‘Skype check-ups’ with GPs could cut demand for face-to-face appointments. Project led by SHARE Director.
How a doctor's appointment on a smartphone might look. (Taken from the Scotsman article)
SHARE Director and Professor of Primary Care eHealth, Brian McKinstry, was one of the lead collaborators involved in a pilot project in Edinburgh which allowed patients to have a video consultation with their GP instead of going to the surgery. The research, led by Edinburgh University in collaboration with the universities of Exeter and Warwick, used a Skype-style web-based programme called Attend Anywhere for the consultations.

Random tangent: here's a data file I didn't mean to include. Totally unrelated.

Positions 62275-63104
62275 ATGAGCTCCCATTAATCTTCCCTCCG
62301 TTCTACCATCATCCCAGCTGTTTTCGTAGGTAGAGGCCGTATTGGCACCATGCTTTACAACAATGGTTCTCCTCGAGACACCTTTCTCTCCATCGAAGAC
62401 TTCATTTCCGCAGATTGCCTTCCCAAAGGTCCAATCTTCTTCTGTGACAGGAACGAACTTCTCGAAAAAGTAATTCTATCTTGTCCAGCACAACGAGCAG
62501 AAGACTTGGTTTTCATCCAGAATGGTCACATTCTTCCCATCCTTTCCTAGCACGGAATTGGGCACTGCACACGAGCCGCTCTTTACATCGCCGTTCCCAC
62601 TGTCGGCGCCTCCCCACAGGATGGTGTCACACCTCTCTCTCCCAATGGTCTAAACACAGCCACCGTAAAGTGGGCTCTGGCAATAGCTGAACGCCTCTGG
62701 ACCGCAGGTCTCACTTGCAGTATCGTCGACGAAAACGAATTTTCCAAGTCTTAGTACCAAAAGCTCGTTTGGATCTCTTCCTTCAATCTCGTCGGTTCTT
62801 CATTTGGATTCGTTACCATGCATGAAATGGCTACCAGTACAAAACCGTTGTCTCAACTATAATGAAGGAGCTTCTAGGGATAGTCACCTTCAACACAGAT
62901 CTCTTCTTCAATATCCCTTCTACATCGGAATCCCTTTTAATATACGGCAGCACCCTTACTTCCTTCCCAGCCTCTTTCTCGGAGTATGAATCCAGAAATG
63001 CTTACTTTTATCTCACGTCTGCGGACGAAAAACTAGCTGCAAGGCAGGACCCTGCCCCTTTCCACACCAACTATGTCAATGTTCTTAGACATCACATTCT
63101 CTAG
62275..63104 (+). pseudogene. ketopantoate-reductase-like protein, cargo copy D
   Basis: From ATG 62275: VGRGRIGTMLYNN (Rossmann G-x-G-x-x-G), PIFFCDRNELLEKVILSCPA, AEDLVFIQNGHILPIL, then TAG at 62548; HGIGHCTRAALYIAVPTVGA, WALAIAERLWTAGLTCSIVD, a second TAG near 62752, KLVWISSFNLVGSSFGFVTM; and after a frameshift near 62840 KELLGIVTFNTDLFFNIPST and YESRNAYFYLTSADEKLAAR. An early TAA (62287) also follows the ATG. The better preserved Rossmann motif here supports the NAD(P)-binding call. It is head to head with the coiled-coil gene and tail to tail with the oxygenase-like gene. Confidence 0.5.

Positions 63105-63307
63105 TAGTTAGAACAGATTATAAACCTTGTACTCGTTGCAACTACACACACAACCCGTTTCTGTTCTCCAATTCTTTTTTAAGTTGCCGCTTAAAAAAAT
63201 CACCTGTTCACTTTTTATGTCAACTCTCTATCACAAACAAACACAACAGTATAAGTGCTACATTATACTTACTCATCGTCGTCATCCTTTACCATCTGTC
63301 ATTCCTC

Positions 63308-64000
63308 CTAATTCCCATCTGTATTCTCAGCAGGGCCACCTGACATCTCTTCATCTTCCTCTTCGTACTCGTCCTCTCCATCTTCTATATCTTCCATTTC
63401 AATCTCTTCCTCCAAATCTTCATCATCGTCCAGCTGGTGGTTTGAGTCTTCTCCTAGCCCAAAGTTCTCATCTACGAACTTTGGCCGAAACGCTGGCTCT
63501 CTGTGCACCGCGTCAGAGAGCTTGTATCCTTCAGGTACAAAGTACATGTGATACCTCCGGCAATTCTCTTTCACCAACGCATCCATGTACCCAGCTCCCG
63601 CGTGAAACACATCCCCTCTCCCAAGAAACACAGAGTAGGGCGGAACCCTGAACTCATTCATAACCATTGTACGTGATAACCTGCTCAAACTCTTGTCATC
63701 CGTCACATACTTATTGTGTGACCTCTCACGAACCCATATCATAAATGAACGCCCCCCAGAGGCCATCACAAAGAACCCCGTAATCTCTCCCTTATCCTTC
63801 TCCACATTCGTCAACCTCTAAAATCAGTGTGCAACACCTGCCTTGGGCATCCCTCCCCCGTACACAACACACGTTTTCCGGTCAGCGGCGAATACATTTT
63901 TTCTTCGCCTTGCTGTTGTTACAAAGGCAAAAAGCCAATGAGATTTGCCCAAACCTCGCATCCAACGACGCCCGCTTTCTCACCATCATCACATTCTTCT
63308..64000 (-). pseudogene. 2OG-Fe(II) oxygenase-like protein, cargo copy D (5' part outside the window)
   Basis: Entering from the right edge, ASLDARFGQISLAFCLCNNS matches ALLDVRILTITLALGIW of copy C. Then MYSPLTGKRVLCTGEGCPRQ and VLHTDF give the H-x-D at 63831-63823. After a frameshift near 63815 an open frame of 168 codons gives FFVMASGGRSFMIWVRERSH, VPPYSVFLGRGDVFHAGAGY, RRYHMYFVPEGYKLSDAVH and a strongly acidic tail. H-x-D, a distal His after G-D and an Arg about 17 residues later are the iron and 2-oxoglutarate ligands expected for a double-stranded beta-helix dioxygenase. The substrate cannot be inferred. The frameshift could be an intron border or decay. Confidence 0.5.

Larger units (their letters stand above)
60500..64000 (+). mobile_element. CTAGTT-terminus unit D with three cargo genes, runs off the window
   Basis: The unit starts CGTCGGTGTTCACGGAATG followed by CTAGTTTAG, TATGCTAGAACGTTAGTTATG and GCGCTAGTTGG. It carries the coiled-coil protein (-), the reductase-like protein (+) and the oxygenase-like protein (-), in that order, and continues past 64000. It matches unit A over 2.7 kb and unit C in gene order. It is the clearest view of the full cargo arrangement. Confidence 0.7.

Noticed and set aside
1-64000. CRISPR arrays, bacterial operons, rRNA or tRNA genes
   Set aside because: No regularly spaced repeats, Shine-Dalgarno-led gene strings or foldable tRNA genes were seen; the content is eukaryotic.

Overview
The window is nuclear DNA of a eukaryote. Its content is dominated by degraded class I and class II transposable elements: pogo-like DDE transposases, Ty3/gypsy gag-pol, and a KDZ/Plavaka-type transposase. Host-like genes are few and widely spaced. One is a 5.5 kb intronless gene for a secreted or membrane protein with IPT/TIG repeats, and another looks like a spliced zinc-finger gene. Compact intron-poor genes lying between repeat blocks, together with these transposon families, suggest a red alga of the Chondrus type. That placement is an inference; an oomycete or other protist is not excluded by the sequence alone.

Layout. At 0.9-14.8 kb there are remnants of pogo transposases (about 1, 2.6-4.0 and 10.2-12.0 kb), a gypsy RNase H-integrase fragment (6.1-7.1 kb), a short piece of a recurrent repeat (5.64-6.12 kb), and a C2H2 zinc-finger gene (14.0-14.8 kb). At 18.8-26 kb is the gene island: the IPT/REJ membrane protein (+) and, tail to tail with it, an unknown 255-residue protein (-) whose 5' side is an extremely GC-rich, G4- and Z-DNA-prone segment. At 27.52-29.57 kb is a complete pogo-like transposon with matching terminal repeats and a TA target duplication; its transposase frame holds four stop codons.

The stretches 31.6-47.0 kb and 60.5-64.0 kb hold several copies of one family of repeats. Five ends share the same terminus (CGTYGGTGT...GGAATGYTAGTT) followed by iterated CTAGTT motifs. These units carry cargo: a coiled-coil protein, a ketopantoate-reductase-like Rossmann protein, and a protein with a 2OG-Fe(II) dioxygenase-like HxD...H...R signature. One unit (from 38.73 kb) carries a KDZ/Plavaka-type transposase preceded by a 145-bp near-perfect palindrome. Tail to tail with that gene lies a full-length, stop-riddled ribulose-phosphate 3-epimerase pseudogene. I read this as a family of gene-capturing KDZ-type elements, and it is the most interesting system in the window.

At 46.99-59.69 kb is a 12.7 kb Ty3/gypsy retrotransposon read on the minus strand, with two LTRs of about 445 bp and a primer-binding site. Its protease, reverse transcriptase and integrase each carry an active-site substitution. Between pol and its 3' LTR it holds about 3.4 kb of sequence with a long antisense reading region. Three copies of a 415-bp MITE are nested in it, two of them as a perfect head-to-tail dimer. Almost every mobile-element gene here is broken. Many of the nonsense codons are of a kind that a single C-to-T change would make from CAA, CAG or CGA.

The project involved a total of 45 patients across 6 GP practices within Edinburgh and the findings show that this technology could be used effectively for those who suffer from long-term health issues and reduce demand for face-to-face appointments. However in circumstances where bad news was being delivered, face-to face appointments were deemed more appropriate.
Encouragingly, doctors reported advantages over traditional telephone consultations including the ability to be able to read body language and facial expressions. Different groups of people welcomed the new technology including working people and some people with mobility problems and mental health problems, all of whom find it difficult to attend face-to-face GP appointments.
Professor McKinstry added that the technology was particularly helpful where visual examination was required and in patients with anxiety or depression who found it challenging to visit the GP surgery.
Information taken from the Scotsman article – for full article please see link below: